By Frank W. Walbank
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Additional resources for A Historical Commentary on Polybius, Vol. 1: Commentary on Books 1-6
Hal. iii. 67. 5). 4 xxxix. 1, retailing Cato's witticism in reply to Postumius' attempt to excuse his Greek. Cicero (pr. Acad. ii. 137) on the contrary calls him 'doctum sane hominem, ut indicat ipsius historia scripta graece'. 5 Ziegler, op. , col. 1562. Mioni (122) suggests that one of these authors was P. Cornelius Scipio, the son of Africanus Maior, the author of 'historia quaedam Graeca scripta dulcissime' (Cic. Brut. 77); but nothing is known of its contents, though Graeca historia can mean 'history written in Greek' (cf.
9 On the other hand, the very magnitude of his task perhaps renders the universal historian more liable to the occasional factual slip or misstatement; if this should unfortunately happen, it is excusable,10 and such errors should be treated, not with the bitterness and virulence displayed by Timaeus in his attacks on Ephorus, Theopompus, and Aristotle,11 but with the kind of charitable good nature which led Polybius himself to write to Zeno pointing out his errors χάριν τῆς κοινῆς ὠφελείας12— unfortunately after the book was already published and so too late for Zeno to correct them.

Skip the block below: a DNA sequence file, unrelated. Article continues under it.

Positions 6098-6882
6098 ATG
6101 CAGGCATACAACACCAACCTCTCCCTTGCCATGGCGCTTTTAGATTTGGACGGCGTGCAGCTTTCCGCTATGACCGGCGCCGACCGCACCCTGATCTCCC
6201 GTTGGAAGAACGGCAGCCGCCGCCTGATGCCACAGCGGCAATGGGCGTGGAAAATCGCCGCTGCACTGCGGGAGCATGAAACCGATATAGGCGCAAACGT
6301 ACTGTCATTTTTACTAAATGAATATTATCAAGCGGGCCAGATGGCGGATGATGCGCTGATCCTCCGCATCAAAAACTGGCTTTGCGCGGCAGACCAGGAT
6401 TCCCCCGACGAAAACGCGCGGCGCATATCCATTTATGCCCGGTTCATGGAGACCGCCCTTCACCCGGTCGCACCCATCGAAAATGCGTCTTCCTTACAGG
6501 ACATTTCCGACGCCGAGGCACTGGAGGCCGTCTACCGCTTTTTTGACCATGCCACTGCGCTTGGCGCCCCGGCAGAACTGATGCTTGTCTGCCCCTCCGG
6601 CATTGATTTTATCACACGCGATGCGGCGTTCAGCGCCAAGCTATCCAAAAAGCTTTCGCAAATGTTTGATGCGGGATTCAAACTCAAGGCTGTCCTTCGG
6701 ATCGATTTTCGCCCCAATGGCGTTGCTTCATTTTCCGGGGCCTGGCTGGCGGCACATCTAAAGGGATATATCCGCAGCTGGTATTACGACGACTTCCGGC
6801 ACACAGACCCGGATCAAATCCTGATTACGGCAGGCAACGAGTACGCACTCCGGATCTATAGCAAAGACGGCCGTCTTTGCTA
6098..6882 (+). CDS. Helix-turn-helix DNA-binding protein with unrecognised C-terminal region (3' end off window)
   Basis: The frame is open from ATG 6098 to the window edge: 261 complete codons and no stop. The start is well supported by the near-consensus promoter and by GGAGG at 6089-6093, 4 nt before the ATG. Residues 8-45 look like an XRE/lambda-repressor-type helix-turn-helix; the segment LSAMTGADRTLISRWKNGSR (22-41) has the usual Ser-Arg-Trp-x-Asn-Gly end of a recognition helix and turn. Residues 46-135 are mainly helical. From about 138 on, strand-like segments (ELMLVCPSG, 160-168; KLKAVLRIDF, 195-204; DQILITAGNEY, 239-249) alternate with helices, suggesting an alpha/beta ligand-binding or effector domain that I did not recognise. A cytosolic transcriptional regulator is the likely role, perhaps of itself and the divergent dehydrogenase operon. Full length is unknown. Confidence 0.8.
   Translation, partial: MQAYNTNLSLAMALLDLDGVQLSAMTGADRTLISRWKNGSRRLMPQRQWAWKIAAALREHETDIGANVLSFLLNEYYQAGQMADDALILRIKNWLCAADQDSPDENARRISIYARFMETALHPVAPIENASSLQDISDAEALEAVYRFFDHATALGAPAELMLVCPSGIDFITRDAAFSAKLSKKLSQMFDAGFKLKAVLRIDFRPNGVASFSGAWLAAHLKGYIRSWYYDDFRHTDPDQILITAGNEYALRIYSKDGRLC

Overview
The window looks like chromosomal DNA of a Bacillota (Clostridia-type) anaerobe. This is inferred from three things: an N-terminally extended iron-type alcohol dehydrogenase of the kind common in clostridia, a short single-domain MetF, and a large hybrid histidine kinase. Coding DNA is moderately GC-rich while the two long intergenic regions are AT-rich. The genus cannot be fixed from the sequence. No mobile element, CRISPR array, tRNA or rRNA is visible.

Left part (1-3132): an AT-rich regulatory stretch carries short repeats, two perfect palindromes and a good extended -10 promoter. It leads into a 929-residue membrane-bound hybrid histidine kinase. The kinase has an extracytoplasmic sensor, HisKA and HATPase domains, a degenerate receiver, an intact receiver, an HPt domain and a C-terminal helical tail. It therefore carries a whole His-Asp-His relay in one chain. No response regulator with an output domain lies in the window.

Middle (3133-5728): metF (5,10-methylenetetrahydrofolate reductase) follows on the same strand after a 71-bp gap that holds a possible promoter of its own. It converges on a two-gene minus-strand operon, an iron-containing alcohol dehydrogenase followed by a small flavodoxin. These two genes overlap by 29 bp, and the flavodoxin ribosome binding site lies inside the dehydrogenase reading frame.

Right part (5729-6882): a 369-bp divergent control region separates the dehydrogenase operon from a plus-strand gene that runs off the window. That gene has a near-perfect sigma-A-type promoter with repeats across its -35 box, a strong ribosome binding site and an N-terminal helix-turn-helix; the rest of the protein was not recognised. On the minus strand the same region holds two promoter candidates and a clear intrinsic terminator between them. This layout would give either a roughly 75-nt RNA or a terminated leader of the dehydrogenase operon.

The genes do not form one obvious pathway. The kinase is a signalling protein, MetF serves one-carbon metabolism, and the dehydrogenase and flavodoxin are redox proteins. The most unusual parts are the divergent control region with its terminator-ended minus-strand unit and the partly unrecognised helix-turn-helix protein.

99. 9 ἐκ τῆς τύχης. 7 Similarly, in iv. 3. µατον, since the home authorities did not foresee the relations between Dorimachus and the brigands; and in v. 34. 2 Ptolemy IV contrasts his own action in ridding himself of domestic dangers with the help given him δι? χην in the deaths of his two rivals, Antigonus and Seleucus, abroad. Here the concept of synchronism (see below, n. 2) also comes in. Hannibal's attack on Rome foundered (ix. 6. ν τι κα? οις; by a pure coincidence an abnormally large number of troops happened to be present at Rome and could be led out against the enemy.
A Historical Commentary on Polybius, Vol. 1: Commentary on Books 1-6 by Frank W. Walbank